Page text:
From Jessica Skinner, member of Grace Memorial, Portland.
As summer slips away, it seems appropriate to reflect on how it began. For me, the beginning of all this sunshine was marked by a trip up to the Dumas Bay Centre in Federal Way for the College for Congregational Development. The CCD is a gathering of folks – lay and clergy – that spend a week learning how to better serve, grow and lead their congregations. It is a week of rejoicing and exploring the beautiful messiness within others, within ourselves and within our churches.
I overheard one member who I think captured the College best – “this is summer camp for church nerds!” And indeed, the beautiful campus, the energetic leaders, the frenzy of new friendships and the shared meal and song all harken back to the good ol’ camp days. Just like summer camp, folks come alone or in a group, from near or from far. Many of those who go to the College come from parishes within the Diocese of Olympia itself, but there were others who came from all over the country this year.
Our particular team of four road-tripped up to Dumas Bay from Grace Memorial in Portland. For the majority of the week, we moved throughout the College in our own little team unit – we began our days with morning prayer and ended them with compline, we explored the campus together, we encouraged and challenged each other, we shared stories and meals (delicious), we studied, learned, laughed and dreamed.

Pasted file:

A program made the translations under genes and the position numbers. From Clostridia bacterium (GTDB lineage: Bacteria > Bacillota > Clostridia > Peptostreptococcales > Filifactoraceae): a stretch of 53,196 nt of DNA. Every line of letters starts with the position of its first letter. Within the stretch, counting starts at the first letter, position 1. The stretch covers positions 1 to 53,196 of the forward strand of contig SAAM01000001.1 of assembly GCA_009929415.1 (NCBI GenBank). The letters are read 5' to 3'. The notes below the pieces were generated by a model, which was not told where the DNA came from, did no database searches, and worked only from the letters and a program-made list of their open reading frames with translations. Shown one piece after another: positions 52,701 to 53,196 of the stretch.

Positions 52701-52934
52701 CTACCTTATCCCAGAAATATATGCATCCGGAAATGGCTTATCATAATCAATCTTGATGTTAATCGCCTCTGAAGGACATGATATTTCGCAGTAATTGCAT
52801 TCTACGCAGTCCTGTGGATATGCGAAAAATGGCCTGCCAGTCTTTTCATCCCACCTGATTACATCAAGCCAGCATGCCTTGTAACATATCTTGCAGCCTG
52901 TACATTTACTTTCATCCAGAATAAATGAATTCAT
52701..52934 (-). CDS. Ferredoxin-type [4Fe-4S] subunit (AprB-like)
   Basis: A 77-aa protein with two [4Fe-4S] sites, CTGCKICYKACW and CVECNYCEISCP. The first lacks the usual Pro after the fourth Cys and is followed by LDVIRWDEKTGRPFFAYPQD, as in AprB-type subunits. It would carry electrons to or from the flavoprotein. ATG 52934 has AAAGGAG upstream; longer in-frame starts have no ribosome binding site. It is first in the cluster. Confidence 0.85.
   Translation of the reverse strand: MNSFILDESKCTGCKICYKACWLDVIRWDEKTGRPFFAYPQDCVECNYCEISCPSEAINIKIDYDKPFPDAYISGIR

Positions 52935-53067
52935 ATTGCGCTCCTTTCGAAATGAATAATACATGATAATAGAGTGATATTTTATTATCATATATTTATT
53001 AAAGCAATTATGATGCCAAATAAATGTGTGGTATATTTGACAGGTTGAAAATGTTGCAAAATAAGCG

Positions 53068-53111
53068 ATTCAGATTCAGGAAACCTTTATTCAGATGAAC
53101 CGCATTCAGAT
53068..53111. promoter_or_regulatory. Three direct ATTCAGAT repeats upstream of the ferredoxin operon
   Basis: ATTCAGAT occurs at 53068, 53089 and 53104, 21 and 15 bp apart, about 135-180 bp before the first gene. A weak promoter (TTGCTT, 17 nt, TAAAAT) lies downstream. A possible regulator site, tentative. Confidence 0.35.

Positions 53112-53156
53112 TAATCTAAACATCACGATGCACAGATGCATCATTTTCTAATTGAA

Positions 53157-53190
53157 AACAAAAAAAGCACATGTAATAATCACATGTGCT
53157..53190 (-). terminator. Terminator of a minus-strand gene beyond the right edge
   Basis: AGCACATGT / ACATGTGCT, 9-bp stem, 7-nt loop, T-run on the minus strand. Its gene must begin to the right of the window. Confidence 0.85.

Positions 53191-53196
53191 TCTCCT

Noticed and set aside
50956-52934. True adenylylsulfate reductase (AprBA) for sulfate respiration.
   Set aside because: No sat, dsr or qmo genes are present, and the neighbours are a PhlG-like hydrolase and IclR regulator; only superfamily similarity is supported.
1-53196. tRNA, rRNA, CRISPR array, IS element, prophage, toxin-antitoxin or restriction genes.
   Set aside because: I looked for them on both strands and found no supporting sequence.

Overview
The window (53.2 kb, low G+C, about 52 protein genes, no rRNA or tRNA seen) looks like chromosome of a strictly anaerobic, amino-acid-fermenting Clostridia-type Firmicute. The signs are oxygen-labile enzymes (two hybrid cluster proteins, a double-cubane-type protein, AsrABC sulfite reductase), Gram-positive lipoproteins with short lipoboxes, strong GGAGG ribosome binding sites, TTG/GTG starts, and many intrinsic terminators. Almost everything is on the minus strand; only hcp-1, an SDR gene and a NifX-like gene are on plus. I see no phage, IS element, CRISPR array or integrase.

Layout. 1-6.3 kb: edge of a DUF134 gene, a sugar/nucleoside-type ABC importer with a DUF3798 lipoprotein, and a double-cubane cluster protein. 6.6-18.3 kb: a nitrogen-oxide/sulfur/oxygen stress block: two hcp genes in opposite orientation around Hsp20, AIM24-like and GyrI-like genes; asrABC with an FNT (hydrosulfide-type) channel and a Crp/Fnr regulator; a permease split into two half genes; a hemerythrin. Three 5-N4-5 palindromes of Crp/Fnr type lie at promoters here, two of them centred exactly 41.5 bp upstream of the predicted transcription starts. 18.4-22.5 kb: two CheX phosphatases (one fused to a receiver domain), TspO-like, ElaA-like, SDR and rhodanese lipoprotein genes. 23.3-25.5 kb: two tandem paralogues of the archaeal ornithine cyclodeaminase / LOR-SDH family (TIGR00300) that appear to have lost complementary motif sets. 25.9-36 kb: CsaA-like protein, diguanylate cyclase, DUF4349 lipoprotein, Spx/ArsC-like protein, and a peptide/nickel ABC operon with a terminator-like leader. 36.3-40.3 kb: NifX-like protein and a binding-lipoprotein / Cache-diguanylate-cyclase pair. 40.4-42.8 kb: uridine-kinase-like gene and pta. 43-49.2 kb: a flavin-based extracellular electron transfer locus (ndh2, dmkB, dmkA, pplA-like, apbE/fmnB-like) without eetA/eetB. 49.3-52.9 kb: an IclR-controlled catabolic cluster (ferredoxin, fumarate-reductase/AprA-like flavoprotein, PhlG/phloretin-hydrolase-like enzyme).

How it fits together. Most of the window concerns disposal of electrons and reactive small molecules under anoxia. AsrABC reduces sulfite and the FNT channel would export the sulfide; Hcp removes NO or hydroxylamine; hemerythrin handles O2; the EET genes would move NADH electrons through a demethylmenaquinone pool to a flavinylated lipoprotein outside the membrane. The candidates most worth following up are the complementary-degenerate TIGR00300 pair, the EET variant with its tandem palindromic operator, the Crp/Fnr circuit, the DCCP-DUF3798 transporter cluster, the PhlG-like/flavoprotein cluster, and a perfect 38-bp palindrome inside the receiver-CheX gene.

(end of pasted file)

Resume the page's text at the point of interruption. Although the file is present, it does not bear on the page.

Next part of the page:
There is beauty in being part of a team, being part of the otherwise-randomness.
Suddenly, here is a group of people that may never have been in the same room if not for this one unique shared thing – we see this in sports, in music, in literature, in theatre, in church. A team is a group of otherwise-random-individuals that are not just united by shared interest but united by shared motivation. There is always some sort of end goal. It is in the moving towards some-not-yet, in the doing, that transforms a gathering of people into a team.
I suppose that this shared life, this movement towards some-not-yet is one thing that drew me towards the Episcopal Church. Enchanted by tradition, by liturgy, by sacrament – by all the things that have, and are, and will continue enchanting others before and after me. And indeed, the Christian life can take no other form than a common one. We read from a Book of Common Prayer, after all!
The four of us from Grace experienced all of the loveliness and laughter and learning-learning-learning that the College has to offer as a team. And I think too, we witnessed a bit of a metaphor for the body of Christ. For the Christian life is a common one and it is an enacted one. The body of Christ is God’s strategy – it is both identity and goal, beginning and end. Richard Rohr calls the spiritual family both God’s “medium and message.”
May we all be swept up in this motion, this medium, this message. And may we all bring a bit of summer camp back home to our parishes.